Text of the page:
For example, we assume p = ⅔; Then we ask a group of people to pick a number between 0 and 100; Remember you get more money the closer you get to two thirds of the average. You are rewarded for guessing much lower than everyone else. If everyone realizes this and acts on it, then it will drag the average down to the lowest possible value. If everyone acted rationally, they would drag the average down to zero.

This may or may not be good. This is just an abstract model. However, in many cases zero can be the collapse of society. In the panic, you are always incentivized in beating out the crowd. This however allows the crowd to emerge immediately and rapidly overwhelm the situation. Run on the banks, shortages, market bubbles; Also the object of discussion, hoarding toilet paper.

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Don’t Panic, My Corona! Prep Vs Panic (Mad LiberTEA Breaks)

There are plenty of bad reasons to let the Corona Virus cause panic and just as many good reasons not to. Think about that when you watch your leaders, your media, and your fellows either playing with or being played. It’s a disgrace out there and people like us should be trying to help, not going along with it!


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Big Ls Talkin Shit & Little Ls Raisin Hell (Mad LiberTEA Breaks)

Well, we like to say, “Keep it classy.” but that doesn’t make us or our people immune to the occasional slip. Let’s talk about what happened with Nick Sarwark & Maj Toure and what that taught us, what we took away, and how we feel about it.


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LiberTEA Library Cards: Dilvany Tha Goddess (We The People)

Hey y’all the party hasn’t started if Dilvany isn’t there yet. She’s a blast, brilliant, and she’s running our book club! Yes, we get to hang out and read with content creating and brain-bending awesomesauce like her. Come get to know them like we do and enjoy a tea time with a good friend!



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Trump's Price Transparency Is Not Magic

Trump’s Price Transparency Is Not Magic

During the recent state of the union, Trump mentioned that he was planning on introducing price transparency in healthcare prices. Now there are a bunch of conservative and libertarian reforms for healthcare that are supposed easy fixes. One such idea is that healthcare prices are a scam created by lack of transparency. This seems logical and intuitive. Basic economic reasoning would suggest that if you don’t know the prices, then you can’t do the necessary economic calculations to make a competitive choice. This allows for the companies to charge you higher prices and create an uncompetitive market.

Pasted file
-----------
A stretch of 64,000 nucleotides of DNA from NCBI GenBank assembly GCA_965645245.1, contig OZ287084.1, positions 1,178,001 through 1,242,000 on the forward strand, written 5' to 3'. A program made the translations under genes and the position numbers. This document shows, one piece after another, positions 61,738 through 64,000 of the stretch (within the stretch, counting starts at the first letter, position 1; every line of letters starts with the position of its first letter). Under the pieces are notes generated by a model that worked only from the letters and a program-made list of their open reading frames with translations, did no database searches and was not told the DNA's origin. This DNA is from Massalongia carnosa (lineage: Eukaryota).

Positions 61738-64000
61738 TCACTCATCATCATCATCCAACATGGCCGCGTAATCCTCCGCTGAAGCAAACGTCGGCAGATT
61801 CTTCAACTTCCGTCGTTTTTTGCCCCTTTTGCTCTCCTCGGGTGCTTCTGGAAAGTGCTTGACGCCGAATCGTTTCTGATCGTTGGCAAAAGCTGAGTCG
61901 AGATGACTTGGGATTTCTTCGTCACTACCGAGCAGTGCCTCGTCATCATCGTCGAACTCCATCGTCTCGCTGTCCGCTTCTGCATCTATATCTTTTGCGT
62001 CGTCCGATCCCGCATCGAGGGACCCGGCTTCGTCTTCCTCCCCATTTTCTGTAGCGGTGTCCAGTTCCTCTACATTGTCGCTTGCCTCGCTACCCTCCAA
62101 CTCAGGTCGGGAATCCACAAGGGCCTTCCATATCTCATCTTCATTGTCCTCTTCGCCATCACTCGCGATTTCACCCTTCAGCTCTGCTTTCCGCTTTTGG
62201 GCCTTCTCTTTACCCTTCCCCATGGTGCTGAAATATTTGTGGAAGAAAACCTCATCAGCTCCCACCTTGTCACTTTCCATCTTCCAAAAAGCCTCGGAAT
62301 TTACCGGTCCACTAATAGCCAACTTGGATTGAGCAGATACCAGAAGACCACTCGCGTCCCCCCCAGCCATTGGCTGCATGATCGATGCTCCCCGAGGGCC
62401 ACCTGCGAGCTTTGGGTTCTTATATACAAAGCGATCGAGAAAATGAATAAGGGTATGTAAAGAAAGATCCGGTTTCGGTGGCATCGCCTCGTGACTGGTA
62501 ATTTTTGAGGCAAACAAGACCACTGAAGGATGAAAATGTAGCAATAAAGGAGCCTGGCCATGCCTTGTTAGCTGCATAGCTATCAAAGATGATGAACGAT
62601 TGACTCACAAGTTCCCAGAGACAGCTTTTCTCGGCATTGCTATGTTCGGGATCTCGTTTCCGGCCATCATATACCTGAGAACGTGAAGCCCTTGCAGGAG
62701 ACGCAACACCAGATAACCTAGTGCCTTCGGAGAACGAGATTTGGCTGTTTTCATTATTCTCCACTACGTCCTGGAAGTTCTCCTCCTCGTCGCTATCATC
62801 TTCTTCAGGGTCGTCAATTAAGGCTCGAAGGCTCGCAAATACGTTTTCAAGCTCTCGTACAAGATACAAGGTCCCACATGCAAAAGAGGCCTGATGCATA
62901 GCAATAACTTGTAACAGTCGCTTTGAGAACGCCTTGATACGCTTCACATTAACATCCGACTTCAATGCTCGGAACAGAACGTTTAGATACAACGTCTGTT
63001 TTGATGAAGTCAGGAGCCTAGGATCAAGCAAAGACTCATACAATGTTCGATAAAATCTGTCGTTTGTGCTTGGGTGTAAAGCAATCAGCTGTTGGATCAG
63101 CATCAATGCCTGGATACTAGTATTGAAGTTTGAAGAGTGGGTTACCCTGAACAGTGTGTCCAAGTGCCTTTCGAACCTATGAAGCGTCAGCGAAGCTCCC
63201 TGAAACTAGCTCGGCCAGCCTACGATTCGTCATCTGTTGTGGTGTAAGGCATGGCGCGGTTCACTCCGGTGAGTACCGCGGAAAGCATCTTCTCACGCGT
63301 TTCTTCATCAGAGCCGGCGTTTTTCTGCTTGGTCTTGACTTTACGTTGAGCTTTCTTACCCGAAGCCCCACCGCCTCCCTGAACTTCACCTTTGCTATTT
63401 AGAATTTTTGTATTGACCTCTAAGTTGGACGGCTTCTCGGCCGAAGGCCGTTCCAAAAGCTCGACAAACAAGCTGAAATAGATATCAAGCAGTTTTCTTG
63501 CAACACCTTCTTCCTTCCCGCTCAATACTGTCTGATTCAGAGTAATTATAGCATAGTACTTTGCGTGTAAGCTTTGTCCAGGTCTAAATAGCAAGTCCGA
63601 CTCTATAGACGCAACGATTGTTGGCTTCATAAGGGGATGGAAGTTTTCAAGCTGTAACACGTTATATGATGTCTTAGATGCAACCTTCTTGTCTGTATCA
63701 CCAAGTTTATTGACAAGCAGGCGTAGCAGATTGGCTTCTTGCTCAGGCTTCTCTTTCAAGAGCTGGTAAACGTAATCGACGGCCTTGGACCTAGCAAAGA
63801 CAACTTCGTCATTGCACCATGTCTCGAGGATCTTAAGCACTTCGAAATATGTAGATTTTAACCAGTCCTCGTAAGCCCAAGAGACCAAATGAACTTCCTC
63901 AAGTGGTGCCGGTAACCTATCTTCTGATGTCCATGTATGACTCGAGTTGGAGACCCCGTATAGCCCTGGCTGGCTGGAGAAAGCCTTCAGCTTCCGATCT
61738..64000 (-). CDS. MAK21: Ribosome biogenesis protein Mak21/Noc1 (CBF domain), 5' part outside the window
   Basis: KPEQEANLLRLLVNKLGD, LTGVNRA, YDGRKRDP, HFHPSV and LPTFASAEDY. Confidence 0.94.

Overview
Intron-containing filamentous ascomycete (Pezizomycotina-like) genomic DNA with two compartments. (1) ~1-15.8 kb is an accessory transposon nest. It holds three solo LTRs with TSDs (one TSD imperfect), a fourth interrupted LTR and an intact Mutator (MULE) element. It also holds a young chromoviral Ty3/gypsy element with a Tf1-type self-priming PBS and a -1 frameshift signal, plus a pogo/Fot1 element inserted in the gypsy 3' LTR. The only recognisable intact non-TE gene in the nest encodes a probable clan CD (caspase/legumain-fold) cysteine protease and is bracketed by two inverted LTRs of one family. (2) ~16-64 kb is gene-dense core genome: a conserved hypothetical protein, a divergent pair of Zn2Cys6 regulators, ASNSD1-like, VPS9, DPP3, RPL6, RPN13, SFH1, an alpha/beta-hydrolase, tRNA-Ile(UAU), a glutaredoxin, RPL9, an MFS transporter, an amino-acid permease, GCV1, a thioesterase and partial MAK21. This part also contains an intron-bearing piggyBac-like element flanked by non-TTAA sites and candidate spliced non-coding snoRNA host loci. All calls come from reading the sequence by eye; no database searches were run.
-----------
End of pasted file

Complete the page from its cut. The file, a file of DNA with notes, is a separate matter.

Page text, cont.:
This seems all fine and good. I would like to argue that there are economic considerations that this reasoning does not take into account. There is some evidence that price transparency will lead to higher prices. At one time, I might have supported price transparency for the healthcare industry. I have changed my mind after a consideration of the facts. Some libertarian organizations such as FEE have made articles endorsing such a proposal. I might surprise libertarians by referring to the great libertarian economist, Murray Rothbard. His economic history has been of great use in my article to demonstrate the problem at hand.

So let us consider the famous game, the prisoner’s dilemma. Two people have committed a crime and they are interrogated. They are offered the same deal for prison time. Above is the time in jail for each outcome. The principle to learn here is something called the dominance principle. If you betray your partner, then you are guaranteed to get 1 year less in prison. However if you both betray each other to the police, then you will both get 2 years. In this situation you will get a combined maximum time in prison for a total of 4 years. If you both would have just cooperated you would have got the least amount of combined prison time for a total of 2 years. 

This simple story about prisoners is a fun experiment in how cooperation is very lucrative, but hard to maintain. People are incentivized to cheat against cooperation. Once cooperation breaks down, everyone is worse off. This simple story can have multiple parallels in economic situations. Corporations can make a lot of money if they cooperate to raise prices. However there is an incentive to lower your price and gain larger market share. Corporations have to deal with these conflicting incentives. 

This little game is not the end all be all, because it is a simple model. Corporations ultimately would prefer that they didn’t have to compete. Assuming that there are steep barriers to entry they could if theory execute a conspiracy; This of course assumes that the corporations can trust each other and they face little chance of new competition arising. Given enough time, they might try to conspire. This conspiracy will last as long as their competitors don’t lower their prices. This is not so hard to imagine that this could go on for a while. There are a few friends of yours who you might confidently be willing to play the prisoner’s dilemma with. There is one thing we haven’t considered; You could of course try to be sneaky. Remember, you are only in trouble if you get caught. If you lower your prices without your competitors knowing, then you can cheat the system.